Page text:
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N Engl J Med. 2015 Sep 17;373(12):1095-105. doi: 10.1056/NEJMoa1506459. Epub 2015 Sep 1.

Adaptive Servo-Ventilation for Central Sleep Apnea in Systolic Heart Failure.

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From Imperial College London (M.R.C) and Royal Brompton Hospital (A.K.S.) - both in London; ResMed Science Center, ResMed Germany, Martinsried (H.W.), Sleep and Ventilation Center Blaubeuren, Respiratory Center Ulm, Ulm (H.W.), the Department of Medical Biometry and Epidemiology, University Medical Center Eppendorf, Hamburg (K.W.), the Department of Medicine I and Comprehensive Heart Failure Center, University Hospital and University of Würzburg, Würzburg (C.A.), Heart Center, University of Cologne, Cologne (E.E.), and the Department of Pneumology, Ruhrlandklinik, West German Lung Center, University Hospital Essen, University Duisburg-Essen, Essen (H.T.) - all in Germany; University Paris Diderot, Sorbonne Paris Cité, Hôpital Bichat, Explorations Fonctionnelles, Département Hospitalo-Universitaire Fight Inflammation and Remodeling, Assistance Publique-Hôpitaux de Paris, Paris (M-P.O.), Centre Hospitalier Universitaire (CHU) de Grenoble, Grenoble, (P.L.), and INSERM, Université de Lorraine, CHU de Nancy, Nancy (F.Z.) - all in France; and the Mayo Clinic and Mayo Foundation, Rochester, MN (V.K.S.).



Central sleep apnea is associated with poor prognosis and death in patients with heart failure. Adaptive servo-ventilation is a therapy that uses a noninvasive ventilator to treat central sleep apnea by delivering servo-controlled inspiratory pressure support on top of expiratory positive airway pressure. We investigated the effects of adaptive servo-ventilation in patients who had heart failure with reduced ejection fraction and predominantly central sleep apnea.


We randomly assigned 1325 patients with a left ventricular ejection fraction of 45% or less, an apnea-hypopnea index (AHI) of 15 or more events (occurrences of apnea or hypopnea) per hour, and a predominance of central events to receive guideline-based medical treatment with adaptive servo-ventilation or guideline-based medical treatment alone (control). The primary end point in the time-to-event analysis was the first event of death from any cause, lifesaving cardiovascular intervention (cardiac transplantation, implantation of a ventricular assist device, resuscitation after sudden cardiac arrest, or appropriate lifesaving shock), or unplanned hospitalization for worsening heart failure.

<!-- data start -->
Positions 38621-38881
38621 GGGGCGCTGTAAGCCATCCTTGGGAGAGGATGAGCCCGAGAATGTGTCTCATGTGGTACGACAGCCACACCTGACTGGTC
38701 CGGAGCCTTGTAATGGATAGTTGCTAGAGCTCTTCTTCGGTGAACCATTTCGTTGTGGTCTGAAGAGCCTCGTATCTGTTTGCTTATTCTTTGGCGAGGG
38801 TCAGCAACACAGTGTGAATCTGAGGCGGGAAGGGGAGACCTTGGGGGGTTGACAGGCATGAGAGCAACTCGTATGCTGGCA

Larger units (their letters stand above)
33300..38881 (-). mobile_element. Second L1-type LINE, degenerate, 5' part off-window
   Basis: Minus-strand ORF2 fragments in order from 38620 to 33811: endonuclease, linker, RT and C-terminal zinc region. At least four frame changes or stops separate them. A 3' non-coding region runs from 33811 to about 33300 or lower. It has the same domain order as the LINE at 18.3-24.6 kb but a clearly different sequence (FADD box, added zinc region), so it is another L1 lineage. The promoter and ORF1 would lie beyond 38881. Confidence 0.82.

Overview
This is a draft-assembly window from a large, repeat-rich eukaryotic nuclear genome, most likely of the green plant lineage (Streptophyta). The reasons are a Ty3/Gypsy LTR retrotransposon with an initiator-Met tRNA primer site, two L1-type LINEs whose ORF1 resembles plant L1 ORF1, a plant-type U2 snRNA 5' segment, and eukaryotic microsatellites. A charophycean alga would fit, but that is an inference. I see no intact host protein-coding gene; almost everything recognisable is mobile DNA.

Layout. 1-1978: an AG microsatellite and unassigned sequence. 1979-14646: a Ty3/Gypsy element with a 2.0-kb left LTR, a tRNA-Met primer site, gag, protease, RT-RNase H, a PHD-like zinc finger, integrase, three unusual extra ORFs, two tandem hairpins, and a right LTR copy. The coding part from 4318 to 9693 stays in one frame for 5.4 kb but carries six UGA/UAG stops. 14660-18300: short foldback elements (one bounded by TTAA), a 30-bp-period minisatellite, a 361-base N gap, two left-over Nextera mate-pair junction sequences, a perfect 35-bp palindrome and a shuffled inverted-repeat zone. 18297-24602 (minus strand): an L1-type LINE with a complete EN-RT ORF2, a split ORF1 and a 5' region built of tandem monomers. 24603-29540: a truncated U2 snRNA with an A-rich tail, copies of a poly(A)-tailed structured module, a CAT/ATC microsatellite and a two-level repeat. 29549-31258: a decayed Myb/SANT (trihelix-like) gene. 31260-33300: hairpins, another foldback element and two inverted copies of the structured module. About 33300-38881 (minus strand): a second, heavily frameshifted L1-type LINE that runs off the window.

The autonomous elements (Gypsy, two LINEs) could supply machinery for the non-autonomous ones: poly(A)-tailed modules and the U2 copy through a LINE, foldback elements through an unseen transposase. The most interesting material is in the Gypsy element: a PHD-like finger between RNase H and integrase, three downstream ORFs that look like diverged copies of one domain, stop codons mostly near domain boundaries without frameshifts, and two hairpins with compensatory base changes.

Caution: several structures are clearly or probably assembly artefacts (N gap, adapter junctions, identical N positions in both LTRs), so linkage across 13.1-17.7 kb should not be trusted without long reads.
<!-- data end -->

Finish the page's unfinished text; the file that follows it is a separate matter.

In the adaptive servo-ventilation group, the mean AHI at 12 months was 6.6 events per hour. The incidence of the primary end point did not differ significantly between the adaptive servo-ventilation group and the control group (54.1% and 50.8%, respectively; hazard ratio, 1.13; 95% confidence interval [CI], 0.97 to 1.31; P=0.10). All-cause mortality and cardiovascular mortality were significantly higher in the adaptive servo-ventilation group than in the control group (hazard ratio for death from any cause, 1.28; 95% CI, 1.06 to 1.55; P=0.01; and hazard ratio for cardiovascular death, 1.34; 95% CI, 1.09 to 1.65; P=0.006).


Adaptive servo-ventilation had no significant effect on the primary end point in patients who had heart failure with reduced ejection fraction and predominantly central sleep apnea, but all-cause and cardiovascular mortality were both increased with this therapy. (Funded by ResMed and others; SERVE-HF number, NCT00733343.).

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